It sounds like a lot of repetition, but it takes only seconds. The repetition is necessary, because when you do the same checks over and over, it’s pretty easy to imagine that you already did the previous check, because it’s there as a memory from last time. So you repeat.

      I would never, ever, simply grab a gun out of the safe and never check it again until I’m pulling the trigger with it pointed at another human. That’s just insane.

      Also, I keep all my revolvers in the safe loaded with live ammo. I actually consider that a safety measure: it reminds me to treat all guns as loaded, because that’s their default state. I’m never encouraged to think “Yeah, I remember unloading this before I put it away.”

      If you ever catch yourself thinking, “Yeah, I remember unloading this before I put it away,” you need to stop yourself right there and check.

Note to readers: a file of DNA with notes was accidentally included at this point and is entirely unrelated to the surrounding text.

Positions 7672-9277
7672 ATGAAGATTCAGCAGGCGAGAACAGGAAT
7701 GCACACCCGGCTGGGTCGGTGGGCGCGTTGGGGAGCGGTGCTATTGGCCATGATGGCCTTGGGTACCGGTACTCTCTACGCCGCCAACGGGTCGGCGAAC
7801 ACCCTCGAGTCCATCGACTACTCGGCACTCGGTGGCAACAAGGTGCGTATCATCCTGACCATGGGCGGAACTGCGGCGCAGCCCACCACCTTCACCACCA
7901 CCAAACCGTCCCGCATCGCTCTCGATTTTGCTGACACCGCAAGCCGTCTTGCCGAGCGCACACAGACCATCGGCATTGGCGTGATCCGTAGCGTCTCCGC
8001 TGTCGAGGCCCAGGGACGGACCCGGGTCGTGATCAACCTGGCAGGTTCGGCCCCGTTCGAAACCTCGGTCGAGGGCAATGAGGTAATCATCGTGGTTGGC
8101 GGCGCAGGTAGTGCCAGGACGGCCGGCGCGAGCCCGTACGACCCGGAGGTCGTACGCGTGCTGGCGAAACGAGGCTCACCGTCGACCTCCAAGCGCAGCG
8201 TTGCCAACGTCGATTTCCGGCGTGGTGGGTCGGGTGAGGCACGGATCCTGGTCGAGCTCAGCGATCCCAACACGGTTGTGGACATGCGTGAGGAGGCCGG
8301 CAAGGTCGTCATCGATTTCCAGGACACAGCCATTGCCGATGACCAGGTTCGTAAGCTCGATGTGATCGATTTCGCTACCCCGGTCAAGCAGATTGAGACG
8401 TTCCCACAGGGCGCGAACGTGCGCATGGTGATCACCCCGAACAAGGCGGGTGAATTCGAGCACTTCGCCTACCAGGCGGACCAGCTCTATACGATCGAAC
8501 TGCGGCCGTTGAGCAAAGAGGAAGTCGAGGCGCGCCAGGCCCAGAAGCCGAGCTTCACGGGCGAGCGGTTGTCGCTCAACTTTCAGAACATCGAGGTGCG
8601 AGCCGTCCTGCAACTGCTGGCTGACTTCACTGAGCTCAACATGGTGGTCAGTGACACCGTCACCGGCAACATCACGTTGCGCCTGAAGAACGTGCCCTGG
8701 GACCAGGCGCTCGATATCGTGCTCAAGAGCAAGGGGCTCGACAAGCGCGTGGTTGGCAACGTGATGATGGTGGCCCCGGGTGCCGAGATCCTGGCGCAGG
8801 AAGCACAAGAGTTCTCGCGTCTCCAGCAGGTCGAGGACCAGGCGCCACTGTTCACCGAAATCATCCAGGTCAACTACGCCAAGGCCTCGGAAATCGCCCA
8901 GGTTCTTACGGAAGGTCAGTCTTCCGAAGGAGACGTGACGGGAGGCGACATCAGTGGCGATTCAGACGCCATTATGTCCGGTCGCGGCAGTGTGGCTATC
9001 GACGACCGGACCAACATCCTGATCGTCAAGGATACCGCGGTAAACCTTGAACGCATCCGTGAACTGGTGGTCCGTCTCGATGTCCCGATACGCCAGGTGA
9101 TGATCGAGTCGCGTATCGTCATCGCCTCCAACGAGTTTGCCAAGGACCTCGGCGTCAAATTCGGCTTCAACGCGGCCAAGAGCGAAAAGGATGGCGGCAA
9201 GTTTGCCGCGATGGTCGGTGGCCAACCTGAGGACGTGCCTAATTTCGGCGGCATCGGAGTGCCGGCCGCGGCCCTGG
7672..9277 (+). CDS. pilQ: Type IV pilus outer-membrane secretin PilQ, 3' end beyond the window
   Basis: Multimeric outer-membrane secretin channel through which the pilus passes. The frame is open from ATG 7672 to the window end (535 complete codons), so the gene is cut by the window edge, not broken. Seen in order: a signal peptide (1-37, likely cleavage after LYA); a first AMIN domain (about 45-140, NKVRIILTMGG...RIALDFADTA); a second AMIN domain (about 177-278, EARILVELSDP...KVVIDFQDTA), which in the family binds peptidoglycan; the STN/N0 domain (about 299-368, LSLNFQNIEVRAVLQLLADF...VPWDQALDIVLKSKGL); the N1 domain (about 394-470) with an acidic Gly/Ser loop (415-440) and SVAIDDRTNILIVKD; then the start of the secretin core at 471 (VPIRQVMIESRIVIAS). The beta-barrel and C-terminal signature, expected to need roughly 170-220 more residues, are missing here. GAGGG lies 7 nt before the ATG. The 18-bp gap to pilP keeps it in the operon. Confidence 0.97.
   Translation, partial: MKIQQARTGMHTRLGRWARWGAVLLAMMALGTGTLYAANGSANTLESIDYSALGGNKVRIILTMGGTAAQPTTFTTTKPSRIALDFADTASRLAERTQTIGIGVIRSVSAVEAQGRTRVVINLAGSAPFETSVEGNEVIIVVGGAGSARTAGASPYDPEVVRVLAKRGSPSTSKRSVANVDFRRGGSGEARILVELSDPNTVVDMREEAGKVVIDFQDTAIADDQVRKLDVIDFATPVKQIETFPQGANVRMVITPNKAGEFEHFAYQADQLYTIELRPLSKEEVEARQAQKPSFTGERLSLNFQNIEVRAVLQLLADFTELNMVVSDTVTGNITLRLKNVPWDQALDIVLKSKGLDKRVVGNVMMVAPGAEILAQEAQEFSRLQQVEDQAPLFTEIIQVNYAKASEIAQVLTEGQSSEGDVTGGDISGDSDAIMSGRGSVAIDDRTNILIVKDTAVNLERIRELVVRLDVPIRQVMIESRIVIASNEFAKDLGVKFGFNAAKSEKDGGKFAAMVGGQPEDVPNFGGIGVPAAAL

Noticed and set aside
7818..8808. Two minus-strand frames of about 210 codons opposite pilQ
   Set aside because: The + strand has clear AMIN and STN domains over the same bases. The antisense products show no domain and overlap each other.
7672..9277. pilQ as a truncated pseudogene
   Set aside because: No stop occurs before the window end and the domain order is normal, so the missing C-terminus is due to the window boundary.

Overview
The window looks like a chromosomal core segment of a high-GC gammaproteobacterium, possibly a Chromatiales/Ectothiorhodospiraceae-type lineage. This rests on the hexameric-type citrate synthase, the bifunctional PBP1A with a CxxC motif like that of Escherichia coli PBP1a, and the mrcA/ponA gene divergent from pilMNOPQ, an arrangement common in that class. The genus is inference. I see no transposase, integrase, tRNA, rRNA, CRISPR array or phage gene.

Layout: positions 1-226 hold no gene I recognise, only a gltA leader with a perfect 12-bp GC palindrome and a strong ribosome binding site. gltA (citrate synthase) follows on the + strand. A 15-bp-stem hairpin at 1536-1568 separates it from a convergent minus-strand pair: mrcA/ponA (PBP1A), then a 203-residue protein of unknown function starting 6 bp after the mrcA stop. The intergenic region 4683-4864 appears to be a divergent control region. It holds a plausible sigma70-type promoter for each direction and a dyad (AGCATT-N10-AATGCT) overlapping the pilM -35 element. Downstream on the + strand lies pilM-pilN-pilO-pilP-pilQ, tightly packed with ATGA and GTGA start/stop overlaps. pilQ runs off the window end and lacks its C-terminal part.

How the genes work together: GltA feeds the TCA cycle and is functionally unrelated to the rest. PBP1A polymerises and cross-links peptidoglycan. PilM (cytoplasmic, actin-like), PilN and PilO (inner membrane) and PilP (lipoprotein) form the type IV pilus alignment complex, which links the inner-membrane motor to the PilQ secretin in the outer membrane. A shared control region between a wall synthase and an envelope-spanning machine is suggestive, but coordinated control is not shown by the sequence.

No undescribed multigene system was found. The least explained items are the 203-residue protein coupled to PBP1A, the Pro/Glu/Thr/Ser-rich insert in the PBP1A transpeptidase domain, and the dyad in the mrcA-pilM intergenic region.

• But who checks that you are checking? That’s the missing link. Seems prudent that you would partner up with someone so you can gear check each other before a show.

      • Having choreographed many gunfights for stage productions – as well as participated in them – I’m a stickler for a gun wrangler handling all prop guns in a production. No performer would be allowed to use their own gun in a show. Period. Also, the performers must check their own guns before going onstage (or in the street for Wild West shows). Even then, I would make damn sure no one was in the line of fire when shooting the guns.